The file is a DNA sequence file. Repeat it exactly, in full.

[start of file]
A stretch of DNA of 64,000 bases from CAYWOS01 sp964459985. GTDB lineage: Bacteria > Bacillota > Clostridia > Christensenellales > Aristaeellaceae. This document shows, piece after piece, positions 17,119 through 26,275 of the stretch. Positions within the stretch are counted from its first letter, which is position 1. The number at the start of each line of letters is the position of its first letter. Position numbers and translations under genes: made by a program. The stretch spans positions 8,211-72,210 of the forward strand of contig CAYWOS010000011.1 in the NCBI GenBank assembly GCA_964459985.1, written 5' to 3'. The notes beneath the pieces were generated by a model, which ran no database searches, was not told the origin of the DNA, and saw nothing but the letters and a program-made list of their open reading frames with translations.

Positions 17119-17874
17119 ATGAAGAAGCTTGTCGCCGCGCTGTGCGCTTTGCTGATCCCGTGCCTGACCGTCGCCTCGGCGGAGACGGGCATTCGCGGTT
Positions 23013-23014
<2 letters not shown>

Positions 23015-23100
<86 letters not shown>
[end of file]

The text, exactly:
A stretch of DNA of 64,000 bases from CAYWOS01 sp964459985. GTDB lineage: Bacteria > Bacillota > Clostridia > Christensenellales > Aristaeellaceae. This document shows, piece after piece, positions 17,119 through 26,275 of the stretch. Positions within the stretch are counted from its first letter, which is position 1. The number at the start of each line of letters is the position of its first letter. Position numbers and translations under genes: made by a program. The stretch spans positions 8,211-72,210 of the forward strand of contig CAYWOS010000011.1 in the NCBI GenBank assembly GCA_964459985.1, written 5' to 3'. The notes beneath the pieces were generated by a model, which ran no database searches, was not told the origin of the DNA, and saw nothing but the letters and a program-made list of their open reading frames with translations.

Positions 17119-17874
17119 ATGAAGAAGCTTGTCGCCGCGCTGTGCGCTTTGCTGATCCCGTGCCTGACCGTCGCCTCGGCGGAGACGGGCATTCGCGGTT
Positions 23013-23014
<2 letters not shown>

Positions 23015-23100
<86 letters not shown>